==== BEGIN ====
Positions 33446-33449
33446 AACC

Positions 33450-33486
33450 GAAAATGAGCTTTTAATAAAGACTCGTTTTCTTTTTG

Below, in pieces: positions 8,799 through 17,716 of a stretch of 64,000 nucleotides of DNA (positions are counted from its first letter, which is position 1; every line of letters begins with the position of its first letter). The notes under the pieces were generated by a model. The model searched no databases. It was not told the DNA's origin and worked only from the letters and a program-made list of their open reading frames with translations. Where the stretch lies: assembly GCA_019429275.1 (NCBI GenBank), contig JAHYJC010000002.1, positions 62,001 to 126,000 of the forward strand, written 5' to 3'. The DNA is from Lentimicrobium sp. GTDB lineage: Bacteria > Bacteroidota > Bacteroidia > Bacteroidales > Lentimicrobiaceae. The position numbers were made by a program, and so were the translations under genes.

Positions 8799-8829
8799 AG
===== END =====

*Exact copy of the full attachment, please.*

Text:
Positions 33446-33449
33446 AACC

Positions 33450-33486
33450 GAAAATGAGCTTTTAATAAAGACTCGTTTTCTTTTTG

Below, in pieces: positions 8,799 through 17,716 of a stretch of 64,000 nucleotides of DNA (positions are counted from its first letter, which is position 1; every line of letters begins with the position of its first letter). The notes under the pieces were generated by a model. The model searched no databases. It was not told the DNA's origin and worked only from the letters and a program-made list of their open reading frames with translations. Where the stretch lies: assembly GCA_019429275.1 (NCBI GenBank), contig JAHYJC010000002.1, positions 62,001 to 126,000 of the forward strand, written 5' to 3'. The DNA is from Lentimicrobium sp. GTDB lineage: Bacteria > Bacteroidota > Bacteroidia > Bacteroidales > Lentimicrobiaceae. The position numbers were made by a program, and so were the translations under genes.

Positions 8799-8829
8799 AG